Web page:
This can be upsetting, especially when you have brought fewer possessions with you, so each loss feels bigger somehow. If or when this happens, remember that the worst thing you can ”˜losE’ is your health, perhaps followed by your passport. If you lose something, try thinking of another item it would have been worse to lose, remind yourself that you already have far more than you need, use your yoga practice to ‘let go’ of whatever it was, and try giving to someone with less than you.
Santosa (niyama): Santosa, or contentment, is a personal favorite of mine, which I like to think of as ”˜gratitude’. It’s easy to take for granted the fact that you have the funds, time, energy and health to travel. I often hear travelers describing one place as rubbish compared to another or as having been ”˜so much better’ five years ago.
Other complaints include that the locals aren’t friendly, the food is too spicy (or not spicy enough!) and things are just not like they are at home. Never forget that you are within the fortunate few who are lucky enough to travel. In many of the countries I visit, I know that few of the locals will ever be able to visit my country, simply because their currency is not sufficiently strong.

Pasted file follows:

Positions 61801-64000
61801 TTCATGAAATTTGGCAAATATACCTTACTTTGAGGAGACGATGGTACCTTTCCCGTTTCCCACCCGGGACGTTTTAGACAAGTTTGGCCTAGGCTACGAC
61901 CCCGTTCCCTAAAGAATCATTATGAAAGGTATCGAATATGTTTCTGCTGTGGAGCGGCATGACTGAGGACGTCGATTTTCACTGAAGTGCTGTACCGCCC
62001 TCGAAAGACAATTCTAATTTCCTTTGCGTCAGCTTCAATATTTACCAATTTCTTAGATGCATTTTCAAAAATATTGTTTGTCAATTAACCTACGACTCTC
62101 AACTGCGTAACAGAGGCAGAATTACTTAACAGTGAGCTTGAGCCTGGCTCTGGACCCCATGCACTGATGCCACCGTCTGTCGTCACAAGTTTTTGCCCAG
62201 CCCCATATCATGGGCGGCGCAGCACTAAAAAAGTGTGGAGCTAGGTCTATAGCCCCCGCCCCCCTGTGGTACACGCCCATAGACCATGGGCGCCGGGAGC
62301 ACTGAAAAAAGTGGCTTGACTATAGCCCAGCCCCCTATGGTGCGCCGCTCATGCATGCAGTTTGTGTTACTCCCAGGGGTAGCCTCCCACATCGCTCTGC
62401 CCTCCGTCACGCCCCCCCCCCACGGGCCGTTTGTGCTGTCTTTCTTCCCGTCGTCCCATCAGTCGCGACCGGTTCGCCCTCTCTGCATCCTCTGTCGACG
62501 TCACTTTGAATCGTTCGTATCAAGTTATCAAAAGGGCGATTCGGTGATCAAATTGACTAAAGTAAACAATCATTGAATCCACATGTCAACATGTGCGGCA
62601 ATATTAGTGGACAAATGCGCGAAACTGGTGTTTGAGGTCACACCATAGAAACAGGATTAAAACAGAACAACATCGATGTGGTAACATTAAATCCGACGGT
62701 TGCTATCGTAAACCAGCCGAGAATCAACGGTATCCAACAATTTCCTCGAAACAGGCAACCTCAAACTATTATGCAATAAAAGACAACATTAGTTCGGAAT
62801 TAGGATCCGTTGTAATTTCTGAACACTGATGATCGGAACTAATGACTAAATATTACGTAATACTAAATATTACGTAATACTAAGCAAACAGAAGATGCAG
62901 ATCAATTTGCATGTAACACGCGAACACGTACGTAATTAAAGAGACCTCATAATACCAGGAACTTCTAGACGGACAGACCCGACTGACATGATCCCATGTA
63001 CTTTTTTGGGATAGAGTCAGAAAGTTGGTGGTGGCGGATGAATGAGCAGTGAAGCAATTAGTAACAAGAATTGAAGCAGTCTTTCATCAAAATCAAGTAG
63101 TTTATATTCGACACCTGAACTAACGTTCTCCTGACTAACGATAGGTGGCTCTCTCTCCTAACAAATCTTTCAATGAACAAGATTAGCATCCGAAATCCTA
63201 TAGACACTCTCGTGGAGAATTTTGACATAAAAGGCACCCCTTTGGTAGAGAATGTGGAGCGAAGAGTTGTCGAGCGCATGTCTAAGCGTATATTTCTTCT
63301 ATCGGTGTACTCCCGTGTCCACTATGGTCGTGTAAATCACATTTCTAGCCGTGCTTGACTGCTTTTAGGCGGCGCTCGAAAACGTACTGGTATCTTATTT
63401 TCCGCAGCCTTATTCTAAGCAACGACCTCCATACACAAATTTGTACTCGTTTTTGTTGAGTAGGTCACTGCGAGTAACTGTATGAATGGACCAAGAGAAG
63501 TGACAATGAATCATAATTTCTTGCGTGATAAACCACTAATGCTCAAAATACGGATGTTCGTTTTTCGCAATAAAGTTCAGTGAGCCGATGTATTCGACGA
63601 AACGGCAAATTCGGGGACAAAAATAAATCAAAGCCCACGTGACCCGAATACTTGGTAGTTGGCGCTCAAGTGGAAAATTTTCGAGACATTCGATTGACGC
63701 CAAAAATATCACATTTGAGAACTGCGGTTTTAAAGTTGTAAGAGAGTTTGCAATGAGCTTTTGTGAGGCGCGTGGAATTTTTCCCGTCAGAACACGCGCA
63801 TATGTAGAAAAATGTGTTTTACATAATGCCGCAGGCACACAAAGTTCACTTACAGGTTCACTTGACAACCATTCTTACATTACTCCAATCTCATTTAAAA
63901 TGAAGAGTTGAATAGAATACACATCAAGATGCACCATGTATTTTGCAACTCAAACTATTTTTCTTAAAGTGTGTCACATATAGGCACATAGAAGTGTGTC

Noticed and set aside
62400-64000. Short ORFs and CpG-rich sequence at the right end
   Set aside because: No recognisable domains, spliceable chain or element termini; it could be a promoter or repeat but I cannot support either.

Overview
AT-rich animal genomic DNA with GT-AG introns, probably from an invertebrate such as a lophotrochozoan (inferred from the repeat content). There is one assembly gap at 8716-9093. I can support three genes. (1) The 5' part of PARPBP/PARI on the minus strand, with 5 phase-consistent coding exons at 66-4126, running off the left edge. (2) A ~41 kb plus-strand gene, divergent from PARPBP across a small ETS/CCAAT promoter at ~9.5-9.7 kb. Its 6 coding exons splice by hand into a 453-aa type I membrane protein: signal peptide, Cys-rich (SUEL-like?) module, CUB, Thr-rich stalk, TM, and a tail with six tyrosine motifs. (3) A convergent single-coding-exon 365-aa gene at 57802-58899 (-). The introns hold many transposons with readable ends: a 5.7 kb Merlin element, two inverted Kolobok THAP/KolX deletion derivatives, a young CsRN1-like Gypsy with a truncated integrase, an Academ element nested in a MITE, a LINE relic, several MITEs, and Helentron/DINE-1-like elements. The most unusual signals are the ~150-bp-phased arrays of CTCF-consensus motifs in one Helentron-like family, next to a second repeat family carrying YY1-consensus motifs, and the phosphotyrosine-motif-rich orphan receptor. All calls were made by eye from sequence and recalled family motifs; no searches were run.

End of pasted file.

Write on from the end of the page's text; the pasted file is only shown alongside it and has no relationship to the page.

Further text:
The generally friendly locals could be forgiven for resenting wealthy visitors. And besides, smile backpacker you’re on holiday! If you find yourself moaning about the food, the culture and the challenges, remember that you came away to experience these things, to experience something different. You have the luxury of choice and chose to experience another culture – so enjoy it!
Tapas (niyama): Tapas is generally defined as ”˜self-discipline’. When traveling, I think of tapas as the discipline to practiCe yoga in some way every day and the determination to make that happen – to find a space and the time to do it. But this doesn’t have to be grit-your-teeth determination.